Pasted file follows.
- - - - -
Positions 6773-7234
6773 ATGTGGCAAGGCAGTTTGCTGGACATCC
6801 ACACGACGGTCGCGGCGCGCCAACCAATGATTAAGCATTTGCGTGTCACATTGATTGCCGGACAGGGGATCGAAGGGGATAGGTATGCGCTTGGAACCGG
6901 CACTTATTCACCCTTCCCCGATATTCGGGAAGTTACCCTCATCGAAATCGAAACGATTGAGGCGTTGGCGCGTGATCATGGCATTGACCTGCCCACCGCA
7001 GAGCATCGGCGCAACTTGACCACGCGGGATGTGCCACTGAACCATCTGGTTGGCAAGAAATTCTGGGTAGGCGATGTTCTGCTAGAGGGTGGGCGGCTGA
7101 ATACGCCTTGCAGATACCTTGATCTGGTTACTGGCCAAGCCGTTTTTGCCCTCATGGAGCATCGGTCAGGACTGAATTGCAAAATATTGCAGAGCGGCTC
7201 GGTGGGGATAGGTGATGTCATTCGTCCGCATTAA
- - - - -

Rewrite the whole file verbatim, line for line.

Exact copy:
Positions 6773-7234
6773 ATGTGGCAAGGCAGTTTGCTGGACATCC
6801 ACACGACGGTCGCGGCGCGCCAACCAATGATTAAGCATTTGCGTGTCACATTGATTGCCGGACAGGGGATCGAAGGGGATAGGTATGCGCTTGGAACCGG
6901 CACTTATTCACCCTTCCCCGATATTCGGGAAGTTACCCTCATCGAAATCGAAACGATTGAGGCGTTGGCGCGTGATCATGGCATTGACCTGCCCACCGCA
7001 GAGCATCGGCGCAACTTGACCACGCGGGATGTGCCACTGAACCATCTGGTTGGCAAGAAATTCTGGGTAGGCGATGTTCTGCTAGAGGGTGGGCGGCTGA
7101 ATACGCCTTGCAGATACCTTGATCTGGTTACTGGCCAAGCCGTTTTTGCCCTCATGGAGCATCGGTCAGGACTGAATTGCAAAATATTGCAGAGCGGCTC
7201 GGTGGGGATAGGTGATGTCATTCGTCCGCATTAA